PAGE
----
#CultivateCalm Series: Potty Training Tips

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I’m still unclear if potty training was more of a milestone for Bodie or for me.  Reading “Oh Crap!” and holing up at home for a week so we were always close to the toilet felt like a rite of passage. For Bodie, we bribed our way to success and it was relatively straightforward, though his fear of pooping and the subsequent withholding drove us crazy for a solid week until it, like all else, passed. But for that one week, Bodie’s world and in turn, ours, felt rocked.

As part of our #cultivatecalm series, we’ve asked Allie from Rose & Rex to talk us through the third of the transitions in toddler-dom. And more importantly, how to go about it while maintaining calm in your family.

You can also read Allie’s #cultivatecalm guides to the other big transitions we took on this year - introducing siblings and separation/starting school. To learn more about the series and the Rose & Rex calm mind kit, head here. Good luck - we’re all learning as we go!

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If there’s one transition that requires families to #cultivatecalm, it’s potty training. Helping a child learn to use the toilet is an exciting milestone, as it leads to increased autonomy and the ability to practice self-care. That said, potty training is more than a physical transition; the process is often an emotionally trying experience for parent and toddler alike. To make this experience a bit easier, we’ve rounded up five of our favorite potty training tips….

Focus on one transition

Toddlerhood is full of awe-inspiring growth and change. From developing language to engaging in imaginative play to exploring gross-motor abilities, toddlers are constantly evolving. They also experience an abundance of transitions, as many children welcome new siblings, start new school programs, move from a crib to a bed and begin potty training.

Transitions are physically and emotionally taxing for little ones, as they must recalibrate their view of the existing world. To set them up for success with potty training, or any new endeavor, focus on giving your child the space and support to master one transition at a time.

Follow their lead

When do I start the potty training process?

While there are many different opinions out there about the ideal time to introduce your child to the potty, our best advice is to follow their lead. All children are developmentally unique, and therefore, ready for potty training at different ages.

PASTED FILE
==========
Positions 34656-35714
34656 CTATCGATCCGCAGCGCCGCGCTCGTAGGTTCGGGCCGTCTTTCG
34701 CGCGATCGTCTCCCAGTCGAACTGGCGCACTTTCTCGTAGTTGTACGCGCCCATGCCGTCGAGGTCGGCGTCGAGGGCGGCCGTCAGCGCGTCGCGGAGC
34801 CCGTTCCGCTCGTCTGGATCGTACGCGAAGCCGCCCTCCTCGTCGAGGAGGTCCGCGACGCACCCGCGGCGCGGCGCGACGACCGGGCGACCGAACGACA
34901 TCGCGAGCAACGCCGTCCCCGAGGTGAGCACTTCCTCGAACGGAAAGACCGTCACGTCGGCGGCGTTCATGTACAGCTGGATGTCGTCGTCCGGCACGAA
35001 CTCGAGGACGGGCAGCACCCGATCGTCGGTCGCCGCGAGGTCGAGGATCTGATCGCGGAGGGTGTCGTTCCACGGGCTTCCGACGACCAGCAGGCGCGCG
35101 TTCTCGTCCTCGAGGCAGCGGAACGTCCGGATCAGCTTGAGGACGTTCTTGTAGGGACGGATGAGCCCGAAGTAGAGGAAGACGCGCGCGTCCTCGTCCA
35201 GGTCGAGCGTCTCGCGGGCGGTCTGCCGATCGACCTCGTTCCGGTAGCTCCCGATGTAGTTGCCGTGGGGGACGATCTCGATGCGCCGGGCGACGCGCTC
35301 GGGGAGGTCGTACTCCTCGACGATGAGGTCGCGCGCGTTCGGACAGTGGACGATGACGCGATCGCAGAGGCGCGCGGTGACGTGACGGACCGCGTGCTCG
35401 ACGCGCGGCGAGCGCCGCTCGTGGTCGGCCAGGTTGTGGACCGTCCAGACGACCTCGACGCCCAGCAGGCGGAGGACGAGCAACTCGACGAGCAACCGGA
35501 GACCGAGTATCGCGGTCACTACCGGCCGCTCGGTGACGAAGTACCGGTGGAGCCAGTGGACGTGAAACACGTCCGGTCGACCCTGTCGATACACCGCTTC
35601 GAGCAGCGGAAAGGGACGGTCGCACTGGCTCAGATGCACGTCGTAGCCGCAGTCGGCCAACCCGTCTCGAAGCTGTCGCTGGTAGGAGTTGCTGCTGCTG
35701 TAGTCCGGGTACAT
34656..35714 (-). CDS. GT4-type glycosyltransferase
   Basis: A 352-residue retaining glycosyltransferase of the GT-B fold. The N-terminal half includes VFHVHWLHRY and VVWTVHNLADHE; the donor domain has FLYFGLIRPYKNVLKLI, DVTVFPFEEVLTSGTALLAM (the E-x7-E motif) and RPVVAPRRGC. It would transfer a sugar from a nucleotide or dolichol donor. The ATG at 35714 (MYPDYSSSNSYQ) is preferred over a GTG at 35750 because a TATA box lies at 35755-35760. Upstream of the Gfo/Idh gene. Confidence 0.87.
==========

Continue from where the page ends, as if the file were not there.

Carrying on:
Instead of starting the process when your child reaches a certain age, look to her to show you that she’s interested and ready. Some children express readiness through play. They may pretend to use the potty or chat with beloved stuffed animals about bathroom behavior. Others demonstrate readiness by asking questions and closely observing older siblings or adults using the toilet.

Physical cues, such as independently dressing and undressing or having a dry diaper for an extended period of time, are also signs of readiness. Once your child shows a genuine interest in any or all things bathroom-related, support her curiosity by engaging in conversation and making a potty (or child-sized toilet seat) available.

Practice patience

When a child expresses interest in sitting on the toilet, don’t let your to-do list get in the way! Sure, it can be time-consuming and frustrating to repeatedly re-diaper your child throughout the day, especially if you’re 99.9% sure that your child is either unwilling or unable to actually use the toilet.

Keep in mind that simply sitting on the toilet is a major milestone. Aside from bathtime, most children don’t play or spend extended periods of time in the bathroom, which can make the environment feel uncomfortable or off-limits.

Consider adding cozy elements like a soft bath mat on the floor and a basket of board books beside the toilet. Make yourself comfy and stay awhile! One day, you’ll smile as you look back at the time you spent reading and chatting in the bathroom together.

Read, read, read

Children are in diapers from the moment they are born. Moving away from familiar practices and routines can bring up a range of emotions, including fear. One tried-and-true way to keep the calm is to help children understand what to expect with reading.

A few of our favorites potty-friendly books include: “Potty Animals” by Hope Vestergaard, “Potty” by Leslie Patricelli and (of course!) “Everybody Poops” by Taro Gomi.

Be mindful of your language

Like all toddler transitions, potty training will inevitably have its ups and downs. It’s important to use mindful language when commenting on your child’s effort and experience.

When it comes to praise, dish it out often but be conscious to not make your child feel like their self-worth is connected to success with potty training. Try commenting on how your child seems to be feeling by saying things like “Wow you sat on the potty all by yourself, you look really proud.” By pointing out how your child seems to be feeling you are empowering him or her and supporting their independence.

Is there anything you can add to this helpful list?

Allie joins us from Rose & Rex for a three-part series on how to #CultivateCalm and ‘toddlers during transitions.’ For advice on transitioning your toddler for school separation, head here, and for thoughts on welcoming a new sibling, read this.

Photo by Charles Deluvio on Unsplash